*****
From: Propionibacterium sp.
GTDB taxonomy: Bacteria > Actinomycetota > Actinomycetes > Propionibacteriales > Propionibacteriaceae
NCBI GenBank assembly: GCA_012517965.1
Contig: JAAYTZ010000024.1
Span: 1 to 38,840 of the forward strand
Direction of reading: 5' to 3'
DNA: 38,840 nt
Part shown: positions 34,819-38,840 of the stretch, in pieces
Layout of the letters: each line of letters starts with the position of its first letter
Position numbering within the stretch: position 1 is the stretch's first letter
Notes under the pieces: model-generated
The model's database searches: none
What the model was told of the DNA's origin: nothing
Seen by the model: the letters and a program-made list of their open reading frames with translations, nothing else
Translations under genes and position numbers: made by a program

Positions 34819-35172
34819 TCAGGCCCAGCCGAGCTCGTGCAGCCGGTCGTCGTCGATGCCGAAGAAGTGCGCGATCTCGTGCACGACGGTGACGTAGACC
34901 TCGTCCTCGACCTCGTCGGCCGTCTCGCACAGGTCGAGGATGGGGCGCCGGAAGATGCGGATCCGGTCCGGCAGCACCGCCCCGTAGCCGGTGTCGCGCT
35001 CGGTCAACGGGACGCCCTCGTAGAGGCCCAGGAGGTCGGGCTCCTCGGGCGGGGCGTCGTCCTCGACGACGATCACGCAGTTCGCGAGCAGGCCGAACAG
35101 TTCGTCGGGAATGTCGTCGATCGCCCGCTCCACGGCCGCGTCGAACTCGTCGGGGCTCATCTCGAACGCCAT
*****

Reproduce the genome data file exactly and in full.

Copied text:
From: Propionibacterium sp.
GTDB taxonomy: Bacteria > Actinomycetota > Actinomycetes > Propionibacteriales > Propionibacteriaceae
NCBI GenBank assembly: GCA_012517965.1
Contig: JAAYTZ010000024.1
Span: 1 to 38,840 of the forward strand
Direction of reading: 5' to 3'
DNA: 38,840 nt
Part shown: positions 34,819-38,840 of the stretch, in pieces
Layout of the letters: each line of letters starts with the position of its first letter
Position numbering within the stretch: position 1 is the stretch's first letter
Notes under the pieces: model-generated
The model's database searches: none
What the model was told of the DNA's origin: nothing
Seen by the model: the letters and a program-made list of their open reading frames with translations, nothing else
Translations under genes and position numbers: made by a program

Positions 34819-35172
34819 TCAGGCCCAGCCGAGCTCGTGCAGCCGGTCGTCGTCGATGCCGAAGAAGTGCGCGATCTCGTGCACGACGGTGACGTAGACC
34901 TCGTCCTCGACCTCGTCGGCCGTCTCGCACAGGTCGAGGATGGGGCGCCGGAAGATGCGGATCCGGTCCGGCAGCACCGCCCCGTAGCCGGTGTCGCGCT
35001 CGGTCAACGGGACGCCCTCGTAGAGGCCCAGGAGGTCGGGCTCCTCGGGCGGGGCGTCGTCCTCGACGACGATCACGCAGTTCGCGAGCAGGCCGAACAG
35101 TTCGTCGGGAATGTCGTCGATCGCCCGCTCCACGGCCGCGTCGAACTCGTCGGGGCTCATCTCGAACGCCAT